At Brushwood Center, we are responding to the COVID-19 crisis by doing what we strive to do year round: build a community around nature and the arts. To help lift up the struggling arts community during this difficult time, we are highlighting a different nature-inspired artist each week and sharing their story with you. We encourage you to reflect on the impact of art in your life, and look for ways to support artists in our community.
This week, we are featuring Shilin Hora - an artist that not only makes art about nature, she makes art WITH nature.
A mixed-media collage artist, Shilin's work revolves around seeds she finds in nature - the small, often overlooked kernels of life all around us that hold the potential and future of all plant life on earth. Through her work, she puts the spotlight on these tiny treasures, creating what she calls "Botanical Boxes" - a unique blend between natural history specimen collections and fine art museum displays that celebrate and showcase the “need for the seed” as objects, and emphasize the historical, scientific, artistic, and cultural importance of each seed.
In these boxes, she suspends individual seeds on a grid of thin filament in an arrangement of color, texture and shape that gives each seed it's moment while also creating vibrant, visual relationships between the different seeds. Shilin takes care to make sure the viability of each seed is kept intact by using reversible and eco-conscious glues and mounting methods. Because of this, the seeds never lose their potency or potential for new life.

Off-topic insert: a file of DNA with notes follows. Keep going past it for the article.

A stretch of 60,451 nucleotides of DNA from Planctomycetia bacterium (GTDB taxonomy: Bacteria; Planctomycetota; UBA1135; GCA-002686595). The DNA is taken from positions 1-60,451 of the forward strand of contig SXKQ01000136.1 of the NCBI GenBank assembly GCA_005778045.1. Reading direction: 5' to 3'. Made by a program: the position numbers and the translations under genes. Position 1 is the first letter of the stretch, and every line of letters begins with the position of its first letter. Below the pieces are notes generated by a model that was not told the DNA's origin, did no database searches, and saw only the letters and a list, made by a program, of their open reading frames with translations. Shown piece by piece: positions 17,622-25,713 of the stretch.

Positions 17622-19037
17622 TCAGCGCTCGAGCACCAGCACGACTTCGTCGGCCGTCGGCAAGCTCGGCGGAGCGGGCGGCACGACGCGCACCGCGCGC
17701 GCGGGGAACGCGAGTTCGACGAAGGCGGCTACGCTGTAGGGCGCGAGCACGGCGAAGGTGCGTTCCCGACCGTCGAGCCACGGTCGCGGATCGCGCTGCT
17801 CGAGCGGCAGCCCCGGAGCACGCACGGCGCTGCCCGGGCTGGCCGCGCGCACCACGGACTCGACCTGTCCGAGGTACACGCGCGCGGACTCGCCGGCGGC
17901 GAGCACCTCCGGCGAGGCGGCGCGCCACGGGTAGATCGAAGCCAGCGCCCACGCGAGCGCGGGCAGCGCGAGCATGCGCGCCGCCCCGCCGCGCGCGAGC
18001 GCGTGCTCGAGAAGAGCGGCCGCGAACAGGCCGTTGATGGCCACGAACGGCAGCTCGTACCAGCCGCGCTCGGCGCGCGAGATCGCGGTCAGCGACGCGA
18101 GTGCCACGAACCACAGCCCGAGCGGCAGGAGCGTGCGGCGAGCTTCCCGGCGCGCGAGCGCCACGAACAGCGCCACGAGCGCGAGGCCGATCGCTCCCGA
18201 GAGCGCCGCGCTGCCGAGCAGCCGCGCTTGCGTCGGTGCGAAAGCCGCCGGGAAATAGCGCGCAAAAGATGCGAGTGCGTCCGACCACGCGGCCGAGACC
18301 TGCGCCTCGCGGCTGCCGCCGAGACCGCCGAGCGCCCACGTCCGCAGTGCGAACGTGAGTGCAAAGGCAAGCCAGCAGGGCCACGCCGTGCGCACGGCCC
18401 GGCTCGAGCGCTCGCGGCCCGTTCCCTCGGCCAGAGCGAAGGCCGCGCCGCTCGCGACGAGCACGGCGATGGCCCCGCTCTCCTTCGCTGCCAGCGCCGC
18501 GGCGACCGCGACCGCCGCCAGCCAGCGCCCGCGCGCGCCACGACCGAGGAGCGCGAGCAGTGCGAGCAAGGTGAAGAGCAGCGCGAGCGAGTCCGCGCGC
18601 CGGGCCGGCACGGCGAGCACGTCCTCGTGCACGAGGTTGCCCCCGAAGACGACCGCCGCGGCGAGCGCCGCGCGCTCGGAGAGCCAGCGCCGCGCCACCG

"The natural world and the environment inspires me because it is ascetically so beautiful, curious and mysterious. There is so much to discover, learn from and share still! Did you know that each rose of Sharon tree seed has over 50 small hairs on it?! Also, nature is super inspiring to me because it is the Great Giver, always giving and providing never asking for a thing in return. Much like a parent that gives and gives out of love, the earth gives and gives freely every day; water, wood, minerals, plants for food, air, warm sun...the list goes on.
As humans we receive most of or all of our wealth from nature and we don't think twice about it. It's crazy that we each have a choice to protect our natural world and give back but some of us choose not too; It's the Giving Tree by Shel Silverstein syndrome I guess. With my work I hope to showcase the aesthetic beauty of seeds and botanical litter-fall in hopes to to convince folks to preserve, conserve and fall in love with our beautiful, ever giving, natural world."
Shilin Hora on her work:
Undergraduate fine art studies took me inside the sculpture and printmaking studio at Grand Valley State University (B.F.A. 2001), where I developed my craft for collecting and illustrating nature. I learned to observe with intention and perfect the art of “seeing nature” through extensive botany collections and botanical illustrations. Here is where I learned the significance of the seed and learned to “hear” the voice of nature.
Follow Shilin Hora Online
This blog is written by the staff and partners of Brushwood Center at Ryerson Woods